In a related research effort, Wang and her team are developing a user-friendly computing environment for 3-D, real-time navigation of human anatomical image data from the Visible Human Project at the National Library of Medicine, part of the National Institutes of Health (NIH). The system will also navigate through 3-D cell and molecular imaging data acquired by bionanotechnology techniques. In addition, Wang’s system will simulate biological behavior from gene, protein, and lipid-level profiling.
The project is benefiting from a recent $400,000-plus donation from Hewlett Packard of a powerful 68-CPU computing system and eight digital projectors. The system is powerful enough to handle the 55 gigabytes of Visible Human data and an exponentially growing number of gigabytes of molecular imaging and traditional medical imaging data.
“We’re creating this interactive visual representation for the new generation of medical professionals who grew up with computers, as well as some older professionals who are frustrated by computers,” she explains.
Wang’s team is working to solve several technical issues, including real-time data manipulation. Right now, one move of the 3-D tracker takes a few minutes to display, she explains. Another issue is the ability to correlate the NIH anatomical data with a real patient’s medical imaging data containing molecular-level information so doctors can reconstruct a realistic simulation useful for diagnosis and treatment. And a third issue is the goal of correlating that anatomical reconstruction with molecular-level imaging data to see what’s happening at the microscale.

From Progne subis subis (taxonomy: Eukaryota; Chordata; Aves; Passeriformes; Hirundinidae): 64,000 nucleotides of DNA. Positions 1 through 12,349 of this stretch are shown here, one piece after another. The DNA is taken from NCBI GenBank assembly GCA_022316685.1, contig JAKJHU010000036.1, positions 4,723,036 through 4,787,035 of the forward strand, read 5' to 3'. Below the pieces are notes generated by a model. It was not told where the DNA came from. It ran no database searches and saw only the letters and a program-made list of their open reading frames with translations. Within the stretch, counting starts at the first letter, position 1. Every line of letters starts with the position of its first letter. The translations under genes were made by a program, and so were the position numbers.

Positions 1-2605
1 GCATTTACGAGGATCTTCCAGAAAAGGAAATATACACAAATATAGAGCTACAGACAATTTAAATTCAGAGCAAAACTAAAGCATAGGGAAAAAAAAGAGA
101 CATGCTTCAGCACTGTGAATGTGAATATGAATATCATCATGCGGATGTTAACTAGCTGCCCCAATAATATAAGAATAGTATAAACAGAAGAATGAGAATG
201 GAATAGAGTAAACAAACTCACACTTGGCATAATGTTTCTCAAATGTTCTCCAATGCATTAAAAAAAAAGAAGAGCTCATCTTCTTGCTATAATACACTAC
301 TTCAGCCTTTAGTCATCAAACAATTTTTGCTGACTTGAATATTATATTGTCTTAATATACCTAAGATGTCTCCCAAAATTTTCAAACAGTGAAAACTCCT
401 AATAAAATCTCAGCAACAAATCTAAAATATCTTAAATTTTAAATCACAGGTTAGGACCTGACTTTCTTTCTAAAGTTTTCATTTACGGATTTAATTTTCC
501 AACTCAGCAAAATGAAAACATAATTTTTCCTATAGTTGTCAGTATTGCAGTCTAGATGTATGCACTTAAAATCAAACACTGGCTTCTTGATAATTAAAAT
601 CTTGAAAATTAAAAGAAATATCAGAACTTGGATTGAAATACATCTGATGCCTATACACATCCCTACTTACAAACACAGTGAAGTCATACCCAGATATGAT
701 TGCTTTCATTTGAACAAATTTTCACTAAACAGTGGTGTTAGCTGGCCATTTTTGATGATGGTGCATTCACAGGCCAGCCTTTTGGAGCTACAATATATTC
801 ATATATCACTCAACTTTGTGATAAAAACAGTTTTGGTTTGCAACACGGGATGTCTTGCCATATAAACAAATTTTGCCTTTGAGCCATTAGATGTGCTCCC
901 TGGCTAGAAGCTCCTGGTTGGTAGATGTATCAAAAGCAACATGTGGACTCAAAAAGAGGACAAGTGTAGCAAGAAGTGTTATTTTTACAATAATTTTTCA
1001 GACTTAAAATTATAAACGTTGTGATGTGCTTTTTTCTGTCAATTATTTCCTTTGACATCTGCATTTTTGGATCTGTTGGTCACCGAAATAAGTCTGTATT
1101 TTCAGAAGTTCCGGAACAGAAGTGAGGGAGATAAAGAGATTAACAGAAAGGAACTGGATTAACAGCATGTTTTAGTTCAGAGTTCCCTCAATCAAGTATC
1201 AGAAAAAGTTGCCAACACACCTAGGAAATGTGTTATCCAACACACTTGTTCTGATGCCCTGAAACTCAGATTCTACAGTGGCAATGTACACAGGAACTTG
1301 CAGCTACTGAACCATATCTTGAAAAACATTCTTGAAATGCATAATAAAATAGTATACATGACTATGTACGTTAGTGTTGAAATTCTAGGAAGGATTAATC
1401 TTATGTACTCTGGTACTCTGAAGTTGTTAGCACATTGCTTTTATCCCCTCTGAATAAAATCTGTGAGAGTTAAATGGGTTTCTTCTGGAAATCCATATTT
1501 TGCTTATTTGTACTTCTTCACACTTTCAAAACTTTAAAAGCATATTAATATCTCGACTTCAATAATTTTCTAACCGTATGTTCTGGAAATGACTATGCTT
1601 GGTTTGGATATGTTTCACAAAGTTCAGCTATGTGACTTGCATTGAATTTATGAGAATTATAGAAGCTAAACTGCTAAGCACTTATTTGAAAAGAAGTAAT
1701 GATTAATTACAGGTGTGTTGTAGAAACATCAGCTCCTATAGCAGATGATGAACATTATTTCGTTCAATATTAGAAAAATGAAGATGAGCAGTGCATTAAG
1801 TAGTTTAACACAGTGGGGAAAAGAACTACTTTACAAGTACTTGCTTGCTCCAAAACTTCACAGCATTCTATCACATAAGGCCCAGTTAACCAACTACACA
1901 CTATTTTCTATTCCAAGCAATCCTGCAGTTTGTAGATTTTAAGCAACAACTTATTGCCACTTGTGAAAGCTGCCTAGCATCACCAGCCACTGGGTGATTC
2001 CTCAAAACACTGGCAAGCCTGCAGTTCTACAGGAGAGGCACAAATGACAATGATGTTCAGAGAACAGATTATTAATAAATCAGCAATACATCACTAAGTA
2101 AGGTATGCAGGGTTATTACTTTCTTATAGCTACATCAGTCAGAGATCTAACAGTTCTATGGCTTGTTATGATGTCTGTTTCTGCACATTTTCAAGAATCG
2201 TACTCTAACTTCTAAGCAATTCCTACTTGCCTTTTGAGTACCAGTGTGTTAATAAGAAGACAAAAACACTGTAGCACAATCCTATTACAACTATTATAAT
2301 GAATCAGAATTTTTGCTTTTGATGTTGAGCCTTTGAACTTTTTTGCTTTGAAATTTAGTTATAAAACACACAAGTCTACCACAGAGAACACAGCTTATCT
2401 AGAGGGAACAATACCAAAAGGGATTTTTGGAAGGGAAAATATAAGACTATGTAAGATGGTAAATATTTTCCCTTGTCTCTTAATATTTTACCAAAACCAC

Eventually, Wang hopes to make it possible for clinicians to touch and feel a patient’s internal systems from organ to cell and molecular levels in real time without invasive exploratory surgery.
To support her work, Wang recently received a Georgia Cancer Coalition Distinguished Cancer Scholar award for translational cancer bioinformatics and bioimaging research.For more information, contact May Wang at 404-385-2954 or email@example.com.
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Last updated: July 7, 2004